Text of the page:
This interview is part of the Dialogue on Digital Transformation series.
Dr. Giacomo Damioli is an economist with a long track record of research and consultancy on innovation, economic development, welfare and vocational training. Currently, Dr. Damioli is a researcher for the European Commission, where he provides policy advice to the Directorate General Research and Innovation. Dr. Damioli also served as a consultant at the Fondazione Giacomo Brodolini, and gained his PhD in Economics from the University of Essex, United Kingdom.
In this interview with Network Readiness Index (NRI) Project Manager Anna Henry, Dr. Damioli shares his research insights about the state of digital readiness among individuals, firms and governments. Given the economic, social and political shocks administered by the COVID-19 crisis, Dr. Damioli emphasizes that “changing your digital strategy is even more urgent than before.” The talent and employment landscape has changed irreversibly: for one, the types of skills valued by employers have evolved, and our notions of “standard employment” have evolved. Digital transformation creates opportunities for employers to “reduce cost and space”, optimizing existing digital infrastructure to build new models of living, working and learning. Dr. Damioli also draws attention to the importance of building networks and “social bonds or ties with peers”, in universities and in workplaces. As the global workforce aims to reskill in order to meet the challenges of the digital age, this sense of togetherness “is a crucial element of the educational process, and for the development of youth into [future-ready] adults.”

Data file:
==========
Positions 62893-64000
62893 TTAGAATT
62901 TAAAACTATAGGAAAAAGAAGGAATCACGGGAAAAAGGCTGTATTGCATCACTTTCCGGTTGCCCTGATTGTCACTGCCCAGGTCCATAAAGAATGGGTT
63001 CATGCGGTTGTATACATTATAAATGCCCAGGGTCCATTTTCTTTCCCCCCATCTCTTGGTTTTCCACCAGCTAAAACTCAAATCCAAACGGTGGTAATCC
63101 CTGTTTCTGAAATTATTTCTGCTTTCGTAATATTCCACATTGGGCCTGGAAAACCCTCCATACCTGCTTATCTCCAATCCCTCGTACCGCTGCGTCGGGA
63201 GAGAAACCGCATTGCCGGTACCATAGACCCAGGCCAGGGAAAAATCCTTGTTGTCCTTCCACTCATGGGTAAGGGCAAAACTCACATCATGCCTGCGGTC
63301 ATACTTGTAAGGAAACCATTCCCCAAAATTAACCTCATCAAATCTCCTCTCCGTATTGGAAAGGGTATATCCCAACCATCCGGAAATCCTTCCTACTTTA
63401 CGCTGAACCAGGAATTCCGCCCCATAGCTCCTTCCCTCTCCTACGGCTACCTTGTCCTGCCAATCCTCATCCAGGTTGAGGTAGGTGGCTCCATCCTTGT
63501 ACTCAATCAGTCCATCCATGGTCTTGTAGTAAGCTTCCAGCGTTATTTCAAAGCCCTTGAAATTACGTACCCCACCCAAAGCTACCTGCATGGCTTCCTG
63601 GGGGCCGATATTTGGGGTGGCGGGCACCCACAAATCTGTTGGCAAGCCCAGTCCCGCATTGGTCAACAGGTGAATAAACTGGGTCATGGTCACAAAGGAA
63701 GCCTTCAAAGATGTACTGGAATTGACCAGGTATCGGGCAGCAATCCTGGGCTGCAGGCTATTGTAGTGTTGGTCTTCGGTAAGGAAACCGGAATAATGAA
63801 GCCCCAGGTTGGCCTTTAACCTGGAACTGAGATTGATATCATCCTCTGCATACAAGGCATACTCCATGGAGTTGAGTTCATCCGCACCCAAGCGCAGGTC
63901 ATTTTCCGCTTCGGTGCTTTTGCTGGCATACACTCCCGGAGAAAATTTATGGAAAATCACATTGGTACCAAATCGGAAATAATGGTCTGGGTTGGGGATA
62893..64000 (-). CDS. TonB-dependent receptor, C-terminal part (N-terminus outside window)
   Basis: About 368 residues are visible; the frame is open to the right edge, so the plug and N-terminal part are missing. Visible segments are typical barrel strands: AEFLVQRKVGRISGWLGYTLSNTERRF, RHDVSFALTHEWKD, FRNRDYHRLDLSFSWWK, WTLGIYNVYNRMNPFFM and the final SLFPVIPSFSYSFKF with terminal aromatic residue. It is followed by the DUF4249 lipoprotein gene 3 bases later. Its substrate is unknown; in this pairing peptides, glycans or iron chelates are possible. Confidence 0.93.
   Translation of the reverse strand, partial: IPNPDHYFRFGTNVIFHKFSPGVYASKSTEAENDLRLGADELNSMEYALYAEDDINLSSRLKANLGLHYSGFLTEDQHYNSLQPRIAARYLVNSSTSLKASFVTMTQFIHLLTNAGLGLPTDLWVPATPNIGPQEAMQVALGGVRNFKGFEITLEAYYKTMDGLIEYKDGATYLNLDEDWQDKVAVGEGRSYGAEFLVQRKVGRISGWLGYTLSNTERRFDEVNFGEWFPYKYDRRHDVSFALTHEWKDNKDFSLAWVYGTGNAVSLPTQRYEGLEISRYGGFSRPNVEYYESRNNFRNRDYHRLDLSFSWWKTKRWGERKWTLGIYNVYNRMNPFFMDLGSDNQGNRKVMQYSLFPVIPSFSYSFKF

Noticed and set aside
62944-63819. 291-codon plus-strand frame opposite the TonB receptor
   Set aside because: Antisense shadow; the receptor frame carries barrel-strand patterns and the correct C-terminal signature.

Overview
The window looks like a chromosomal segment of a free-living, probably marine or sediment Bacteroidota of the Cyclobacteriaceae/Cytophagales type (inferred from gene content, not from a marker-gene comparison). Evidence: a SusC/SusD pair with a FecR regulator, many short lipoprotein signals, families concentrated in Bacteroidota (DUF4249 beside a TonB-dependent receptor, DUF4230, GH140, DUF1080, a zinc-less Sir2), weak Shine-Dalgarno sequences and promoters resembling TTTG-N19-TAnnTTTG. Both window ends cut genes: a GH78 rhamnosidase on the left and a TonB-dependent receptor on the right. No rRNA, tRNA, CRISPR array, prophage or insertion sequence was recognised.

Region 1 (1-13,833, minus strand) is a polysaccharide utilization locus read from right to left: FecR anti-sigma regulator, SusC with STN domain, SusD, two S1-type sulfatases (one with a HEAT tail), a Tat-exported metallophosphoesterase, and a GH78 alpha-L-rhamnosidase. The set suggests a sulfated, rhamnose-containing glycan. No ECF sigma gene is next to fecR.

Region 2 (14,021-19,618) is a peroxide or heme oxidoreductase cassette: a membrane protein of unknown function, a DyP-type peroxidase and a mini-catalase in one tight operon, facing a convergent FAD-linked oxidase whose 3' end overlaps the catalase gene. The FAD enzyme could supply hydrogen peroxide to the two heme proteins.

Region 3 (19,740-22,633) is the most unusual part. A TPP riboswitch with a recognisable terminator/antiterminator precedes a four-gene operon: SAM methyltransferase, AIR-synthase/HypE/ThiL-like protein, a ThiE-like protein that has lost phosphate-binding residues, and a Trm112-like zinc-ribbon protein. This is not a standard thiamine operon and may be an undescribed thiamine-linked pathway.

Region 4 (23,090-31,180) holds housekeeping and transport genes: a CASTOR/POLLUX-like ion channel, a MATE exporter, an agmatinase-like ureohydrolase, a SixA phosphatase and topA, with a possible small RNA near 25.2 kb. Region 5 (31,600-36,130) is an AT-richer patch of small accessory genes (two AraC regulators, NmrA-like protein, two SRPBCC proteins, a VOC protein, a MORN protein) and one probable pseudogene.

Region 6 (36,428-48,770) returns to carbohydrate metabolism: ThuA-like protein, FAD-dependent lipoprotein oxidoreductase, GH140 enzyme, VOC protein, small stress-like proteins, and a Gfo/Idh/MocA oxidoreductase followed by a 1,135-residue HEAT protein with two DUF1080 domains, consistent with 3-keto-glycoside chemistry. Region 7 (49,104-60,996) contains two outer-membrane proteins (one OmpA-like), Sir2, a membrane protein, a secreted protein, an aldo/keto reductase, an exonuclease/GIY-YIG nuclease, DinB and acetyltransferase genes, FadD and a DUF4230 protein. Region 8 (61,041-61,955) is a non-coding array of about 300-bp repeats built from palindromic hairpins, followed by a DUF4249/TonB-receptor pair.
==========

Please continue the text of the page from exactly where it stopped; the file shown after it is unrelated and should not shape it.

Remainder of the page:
Leveraging his experiences as a researcher, Dr. Damioli also explains how he would measure digital transformation. To measure digital transformation, Dr. Damioli outlines, it is necessary to address the digital part and the transformation parts somewhat separately; the first part rooted in three pillars of the NRI (Tech, People and Governance), considering all relevant indicators with a digital dimension (such as digital participation, content creation), and the second part tracking changes over time.